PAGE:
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Southeast Foraging: 120 Wild and Flavorful Edibles from Angelica to Wild Plums
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Southeast Foraging: 120 Wild and Flavorful Edibles from Angelica to Wild Plums

4.14  ·  Rating details ·  83 ratings  ·  10 reviews
“This is the ultimate guide, and Chris is the undisputed heavyweight champion of foraging in the South.” —Sean Brock, author of Heritage and chef of McCradysMinero, and Husk 

The Southeast offers a veritable feast for foragers, and with Chris Bennett as your trusted guide you will learn how to safely find and identify an abundance of delicious wild plants. The plant prof
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Paperback, 296 pages
Published April 22nd 2015 by Timber Press (first published April 1st 2015)
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Average rating 4.14  · 
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Val
Feb 03, 2019 rated it liked it
While I had a lot of the same problems other people had with this book, I would admit it was nice to open an herbal guide and know that every page I would look at shows a plant that lives within the region I live. Definitely saved me some time compared to my experience with other herbal guides that feature plants all over the country or world.

However, I would like to add how selfish I found the writer. It is clearly written from a colonial perspective which is obvious when they say multiple tim
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Carol
Jul 18, 2020 rated it liked it  ·  review of another edition
Good guide in general, although I’d like more photos (including photos of similar plants NOT to eat).
Kailey (BooksforMKs)
Nov 16, 2020 rated it it was amazing
Shelves: non-fiction
This book tells you everything you need to know about identifying wild edible plants in the SouthEastern United States. There is information about the types of plants that are ready for harvest at different seasons throughout the year. You can harvest wild plants in meadows, mountains, by riverbanks, or by the sea.

I love that there are beautiful photographs of each plant, so that you can easily identify them. You can see all the details of their leaves, blossoms, seeds, and fruit.

There is detai
...more
Diane Kistner
Oct 14, 2019 rated it really liked it  ·  review of another edition
While I agree that this is not a comprehensive field guide type of book, I found it embraceable and interesting, and the photos are great. I bought the Kindle edition, and I wound up reading/skimming the whole book right after I downloaded it. An almost 300-page book full of helpful info and photos that I can carry around on my phone for 1.99 is an absolute bargain.

I am working on a permaculture forest garden in my backyard, and I'm interested not only in identifying the weeds I am finding as I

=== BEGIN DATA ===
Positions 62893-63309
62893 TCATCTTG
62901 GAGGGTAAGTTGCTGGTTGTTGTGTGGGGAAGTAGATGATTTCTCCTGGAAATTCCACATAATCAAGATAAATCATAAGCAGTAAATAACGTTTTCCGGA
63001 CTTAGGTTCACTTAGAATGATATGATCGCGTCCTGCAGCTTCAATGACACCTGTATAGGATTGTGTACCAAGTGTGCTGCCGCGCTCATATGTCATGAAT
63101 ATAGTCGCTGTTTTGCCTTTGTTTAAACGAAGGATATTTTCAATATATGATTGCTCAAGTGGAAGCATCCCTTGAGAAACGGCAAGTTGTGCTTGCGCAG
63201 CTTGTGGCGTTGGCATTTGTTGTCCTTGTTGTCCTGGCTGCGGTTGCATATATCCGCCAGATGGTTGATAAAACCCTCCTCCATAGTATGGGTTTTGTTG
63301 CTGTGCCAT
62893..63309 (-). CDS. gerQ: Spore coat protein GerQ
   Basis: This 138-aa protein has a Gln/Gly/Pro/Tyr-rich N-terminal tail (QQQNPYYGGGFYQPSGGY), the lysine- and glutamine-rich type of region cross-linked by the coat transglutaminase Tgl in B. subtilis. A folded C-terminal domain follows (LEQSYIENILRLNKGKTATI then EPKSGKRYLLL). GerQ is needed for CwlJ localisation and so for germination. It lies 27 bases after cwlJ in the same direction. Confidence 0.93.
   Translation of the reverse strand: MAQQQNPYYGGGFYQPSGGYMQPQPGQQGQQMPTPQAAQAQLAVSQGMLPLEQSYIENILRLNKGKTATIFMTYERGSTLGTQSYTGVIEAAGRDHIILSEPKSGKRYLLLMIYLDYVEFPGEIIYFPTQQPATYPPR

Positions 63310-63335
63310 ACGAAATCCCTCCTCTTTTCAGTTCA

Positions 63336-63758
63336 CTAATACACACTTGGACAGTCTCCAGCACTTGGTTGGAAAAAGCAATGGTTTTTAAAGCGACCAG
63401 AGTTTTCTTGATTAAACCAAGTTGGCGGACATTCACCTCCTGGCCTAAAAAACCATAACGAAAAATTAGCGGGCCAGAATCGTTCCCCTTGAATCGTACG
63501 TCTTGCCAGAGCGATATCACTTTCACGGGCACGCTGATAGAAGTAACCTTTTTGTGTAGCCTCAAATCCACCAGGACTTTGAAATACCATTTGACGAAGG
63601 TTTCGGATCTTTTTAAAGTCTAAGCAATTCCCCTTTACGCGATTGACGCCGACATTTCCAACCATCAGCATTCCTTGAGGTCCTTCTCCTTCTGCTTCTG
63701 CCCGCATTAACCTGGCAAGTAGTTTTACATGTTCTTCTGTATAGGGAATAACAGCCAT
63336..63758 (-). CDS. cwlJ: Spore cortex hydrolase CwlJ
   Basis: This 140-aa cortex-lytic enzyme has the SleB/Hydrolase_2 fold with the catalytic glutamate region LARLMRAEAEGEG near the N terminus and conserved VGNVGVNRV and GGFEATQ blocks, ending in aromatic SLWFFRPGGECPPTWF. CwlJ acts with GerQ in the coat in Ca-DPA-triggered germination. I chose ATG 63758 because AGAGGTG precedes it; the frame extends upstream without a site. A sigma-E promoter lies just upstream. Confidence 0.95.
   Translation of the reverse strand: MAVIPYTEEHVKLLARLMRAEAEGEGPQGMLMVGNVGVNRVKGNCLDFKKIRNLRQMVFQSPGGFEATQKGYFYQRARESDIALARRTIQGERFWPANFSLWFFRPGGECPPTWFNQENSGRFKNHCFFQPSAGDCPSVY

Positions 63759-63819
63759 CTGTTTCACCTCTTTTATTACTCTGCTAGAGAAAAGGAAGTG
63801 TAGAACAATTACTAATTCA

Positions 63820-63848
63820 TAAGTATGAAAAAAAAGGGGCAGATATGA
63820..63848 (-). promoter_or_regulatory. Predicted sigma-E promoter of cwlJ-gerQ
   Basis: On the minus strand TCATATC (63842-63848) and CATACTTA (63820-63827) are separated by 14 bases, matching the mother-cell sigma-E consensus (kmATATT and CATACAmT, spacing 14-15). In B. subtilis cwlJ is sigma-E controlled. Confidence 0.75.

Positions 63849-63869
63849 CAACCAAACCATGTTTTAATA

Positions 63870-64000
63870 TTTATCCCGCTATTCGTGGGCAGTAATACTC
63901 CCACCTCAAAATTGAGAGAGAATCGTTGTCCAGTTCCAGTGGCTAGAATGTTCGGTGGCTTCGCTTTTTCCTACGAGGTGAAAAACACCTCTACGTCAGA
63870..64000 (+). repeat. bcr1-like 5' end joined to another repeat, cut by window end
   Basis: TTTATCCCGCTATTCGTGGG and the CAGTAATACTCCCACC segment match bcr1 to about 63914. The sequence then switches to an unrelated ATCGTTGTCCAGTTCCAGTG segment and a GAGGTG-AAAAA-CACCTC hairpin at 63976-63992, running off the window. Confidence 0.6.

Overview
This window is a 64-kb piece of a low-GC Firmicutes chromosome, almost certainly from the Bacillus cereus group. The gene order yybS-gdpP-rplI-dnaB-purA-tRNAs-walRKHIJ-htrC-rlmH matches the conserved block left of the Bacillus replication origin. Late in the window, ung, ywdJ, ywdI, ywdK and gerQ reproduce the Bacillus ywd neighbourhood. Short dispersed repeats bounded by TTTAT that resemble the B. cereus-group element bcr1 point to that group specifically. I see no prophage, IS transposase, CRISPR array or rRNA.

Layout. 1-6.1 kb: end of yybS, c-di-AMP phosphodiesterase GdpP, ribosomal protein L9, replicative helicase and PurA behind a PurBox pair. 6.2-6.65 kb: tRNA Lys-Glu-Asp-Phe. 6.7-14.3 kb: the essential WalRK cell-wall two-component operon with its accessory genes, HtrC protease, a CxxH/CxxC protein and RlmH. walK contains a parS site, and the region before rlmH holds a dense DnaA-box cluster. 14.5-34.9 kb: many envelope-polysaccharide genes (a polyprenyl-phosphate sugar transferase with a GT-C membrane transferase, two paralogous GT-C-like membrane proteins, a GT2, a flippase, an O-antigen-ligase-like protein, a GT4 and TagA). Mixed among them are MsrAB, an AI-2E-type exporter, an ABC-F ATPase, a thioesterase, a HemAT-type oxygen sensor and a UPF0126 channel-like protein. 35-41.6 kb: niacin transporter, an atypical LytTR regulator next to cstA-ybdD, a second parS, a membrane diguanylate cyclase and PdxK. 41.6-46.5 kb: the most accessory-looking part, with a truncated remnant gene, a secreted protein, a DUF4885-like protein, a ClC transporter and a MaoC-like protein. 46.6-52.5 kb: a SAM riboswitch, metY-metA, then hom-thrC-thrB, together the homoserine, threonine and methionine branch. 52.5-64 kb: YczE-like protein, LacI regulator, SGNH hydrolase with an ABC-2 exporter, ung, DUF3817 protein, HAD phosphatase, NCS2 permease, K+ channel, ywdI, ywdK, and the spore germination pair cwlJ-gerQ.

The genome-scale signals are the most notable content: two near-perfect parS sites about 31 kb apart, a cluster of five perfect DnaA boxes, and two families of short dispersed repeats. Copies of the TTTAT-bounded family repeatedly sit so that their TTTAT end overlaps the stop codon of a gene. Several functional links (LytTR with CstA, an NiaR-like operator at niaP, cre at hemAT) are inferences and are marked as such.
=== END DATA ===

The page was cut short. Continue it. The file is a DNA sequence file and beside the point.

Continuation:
...more
J. Gowin
Sep 19, 2017 rated it it was ok
While this book is an interesting primer on the topic of gathering edible plants in the wild, it should not be used as a comprehensive reference work. The problem is that many edible plants have poisonous look-alikes. This book does add warning paragraphs where applicable. But there are no photos or diagrams illustrating the differences between safe and unsafe plants. This matters because most people have not recieved an education on plant biology. If you understand plant biology well enough to ...more
Rory Williams
Too difficult to use as a foraging guide for middle Tennessee on a small iphone. Need better pictures and/ or descriptions of some of the plants to be safe. However, there was some really interesting methods of preparing and uses of plants for edibles and medicinal purposes. Will keep it in my library, just in case.
C S
Dec 07, 2020 rated it really liked it
This book is very interesting. I would recommend using a second and third source before you eat anything listed in this book because the pictures and descriptions are not super clear.
Cera Renee
Jun 28, 2020 rated it really liked it
Great guide. Would have enjoyed more variety in the pictures of particular plants and potentially harvesting pictures.
David Ward
Southeast Foraging: 120 Wild and Flavorful Edibles from Angelica to Wild Plums by Chris Bennett (Timber Press 2015) (581.632). Author Chris Bennett has cataloged a great number of both native and exotic foods which grow freely in the southeastern quadrant of the U.S. I was surprised to see that so many of the “weeds” and other undesirables which I freely rip from my home garden are in fact edible and useful. That doesn't mean that I'm going to allow them to grow in my yard though. After all, the ...more
Linda
Oct 30, 2015 rated it it was amazing
Very useful and informative for cooks as well as nature lovers.
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